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Comment: Re:The System (Score 1) 863

by malcomreynolds (#29173117) Attached to: "Smart" Parking Meters Considered Dumb
Car taxes are a state tax (at least everywhere I have lived). Typically the money you pay for state car taxes do NOT go to pay for *city* streets. (I know of no place where this is true) Since there are typically no taxes that are directly related to building or maintaining city streets, the city must figure some way of generating revenue to pay for them. Either take the money from other taxes OR have people pay for the services they use (i.e. parking meters), because statistically people who are driving through the city (thus using said streets) are going to need to park somewhere. If in a private parking garage, the city get business taxes from them. So you have the people paying who use the service. Or people park on metered streets, again people paying for the services they use. Get it now?

Comment: Re:The System (Score 1) 863

by malcomreynolds (#29172237) Attached to: "Smart" Parking Meters Considered Dumb

So people who don't have cars should have to pay extra for those who do? Why are there tolls on roads and bridges? So that the people who use the service pay for it and those that do not are not burded with that tax liability. I would be willing to bet money you would be the first one to whine when they raise taxes to pay for things YOU don't use. The implementation might be screwed, but the idea of paying only for the services you use is a great idea.

Except for the cry babies who whine about everything.

Comment: Re:what a travesty /sarcasm (Score 1) 863

by malcomreynolds (#29170651) Attached to: "Smart" Parking Meters Considered Dumb

As a pedestrian, it is genuinely difficult for me to comprehend this level of laziness.

As a lazy driver, who would rather jump in his car than walk half a mile to the store, I AGREE with you 100%. This is utter bullshit. People get things shoved up their ass and are upset because it hurts a little.

Comment: Re:what a travesty /sarcasm (Score 1) 863

by malcomreynolds (#29170625) Attached to: "Smart" Parking Meters Considered Dumb
OMG!!!! Having to walk an entire block so the city gets revenue to be able to fix streets, add new traffic lights and repaint worn out markings. I cannot imagine a worse crime. Call the police! Call the national guard! Call Bill O'Reilly! If you don't like it, do something about it. Did YOU run for city council? Did YOU even vote in your last city election? Do YOU know the names of the people on the city council? Children are dying by the thousands every day because they don't have enough to eat. Slavery still exits. People who oppose the government simply disappear or only their head is found. And you people are worried about walking a fucking block?!?!?! What a bunch of cry babies!!!!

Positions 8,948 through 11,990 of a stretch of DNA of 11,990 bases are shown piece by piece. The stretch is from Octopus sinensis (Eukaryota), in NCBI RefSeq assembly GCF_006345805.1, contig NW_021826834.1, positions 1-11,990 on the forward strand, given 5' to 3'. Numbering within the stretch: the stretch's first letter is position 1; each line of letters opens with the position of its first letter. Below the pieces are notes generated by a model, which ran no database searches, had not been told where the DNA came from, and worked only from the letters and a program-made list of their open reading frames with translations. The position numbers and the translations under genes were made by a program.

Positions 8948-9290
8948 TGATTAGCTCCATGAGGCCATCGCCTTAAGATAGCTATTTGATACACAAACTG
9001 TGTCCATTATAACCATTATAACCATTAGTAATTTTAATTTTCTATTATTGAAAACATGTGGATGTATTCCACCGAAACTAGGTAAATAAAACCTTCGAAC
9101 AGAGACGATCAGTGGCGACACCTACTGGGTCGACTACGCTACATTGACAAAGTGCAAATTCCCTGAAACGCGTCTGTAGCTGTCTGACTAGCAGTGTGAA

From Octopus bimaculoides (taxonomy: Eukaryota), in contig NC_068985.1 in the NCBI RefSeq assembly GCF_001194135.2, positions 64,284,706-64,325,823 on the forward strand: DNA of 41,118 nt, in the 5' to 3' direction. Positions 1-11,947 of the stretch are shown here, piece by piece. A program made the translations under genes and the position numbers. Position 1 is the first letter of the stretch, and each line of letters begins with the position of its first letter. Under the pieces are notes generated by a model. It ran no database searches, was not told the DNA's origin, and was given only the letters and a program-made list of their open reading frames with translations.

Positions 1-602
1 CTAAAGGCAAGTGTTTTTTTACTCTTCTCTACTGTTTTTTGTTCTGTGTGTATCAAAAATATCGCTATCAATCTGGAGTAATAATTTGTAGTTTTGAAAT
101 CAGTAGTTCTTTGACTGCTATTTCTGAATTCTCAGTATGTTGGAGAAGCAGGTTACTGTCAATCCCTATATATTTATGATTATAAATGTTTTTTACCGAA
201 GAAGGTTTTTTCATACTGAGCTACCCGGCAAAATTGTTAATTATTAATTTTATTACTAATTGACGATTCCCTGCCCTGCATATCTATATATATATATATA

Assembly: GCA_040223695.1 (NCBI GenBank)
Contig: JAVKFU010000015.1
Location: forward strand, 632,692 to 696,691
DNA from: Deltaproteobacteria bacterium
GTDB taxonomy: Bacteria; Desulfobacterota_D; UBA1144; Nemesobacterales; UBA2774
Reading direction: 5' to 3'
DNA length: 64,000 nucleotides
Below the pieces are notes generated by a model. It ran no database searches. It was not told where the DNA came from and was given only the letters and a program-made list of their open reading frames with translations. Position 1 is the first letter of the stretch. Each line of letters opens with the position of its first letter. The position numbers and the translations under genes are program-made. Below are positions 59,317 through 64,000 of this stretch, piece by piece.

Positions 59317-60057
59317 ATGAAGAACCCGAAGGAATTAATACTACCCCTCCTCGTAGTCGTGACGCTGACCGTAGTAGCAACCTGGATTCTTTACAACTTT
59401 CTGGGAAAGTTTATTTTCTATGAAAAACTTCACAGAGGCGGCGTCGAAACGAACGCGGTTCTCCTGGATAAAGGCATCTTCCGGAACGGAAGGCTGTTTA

Comment: Re:The System (Score 1) 863

by malcomreynolds (#29170569) Attached to: "Smart" Parking Meters Considered Dumb

It's just a giant money grab by the city under the guise of "smart" technology. It's smart alright - smart for the city.

And just how do you suggest the cities pay for road repairs or new traffic lights? I would be willing to bet money you would be the first one to complain when there are potholes in the streets., but you want other people to have to pay for it. The problem is NOT that the city, state or federal government asking people to pay for the services people use, but rather how the money is distributed. Create laws that say parking money MUST be used ONLY for the automobile infrastructure and park usage fees are used ONLY for park services. Don't bitch about having to pay for something. Damned freetrards!

Comment: Re:You can shoot people, son, but don't blog! (Score 1) 202

by malcomreynolds (#28986441) Attached to: US Marine Corps Bans Social Networking Sites

I can't believe waterboarding takes so much time.

It doesn't, depending on the subject. However, one thing the Bush administrator continually ignored is that torture very rarely works to get reliable information. Usually you get what the victim *thinks* you want to hear. You then need to corroborate using other sources.

Comment: Re:Irak? (Score 0, Troll) 202

by malcomreynolds (#28961115) Attached to: US Marine Corps Bans Social Networking Sites
Please forgive them they are Americans. You know the same people where most of them can't even find Iraq on a map. The same ones that think New Mexico is a foreign country. Or the where one recent vice-president said he never went to Latin America because he never studied Latin in school. They also don't realize that since the real name of the country is written in Arabic even "Iraq" is NOT the way the country is spelled, but rather a convention. As an American, there is nothing you did to pardon. What is shameful is the ethnocentricity of my fellow countrymen.

Comment: Re:YRO (Score 1) 202

by malcomreynolds (#28961021) Attached to: US Marine Corps Bans Social Networking Sites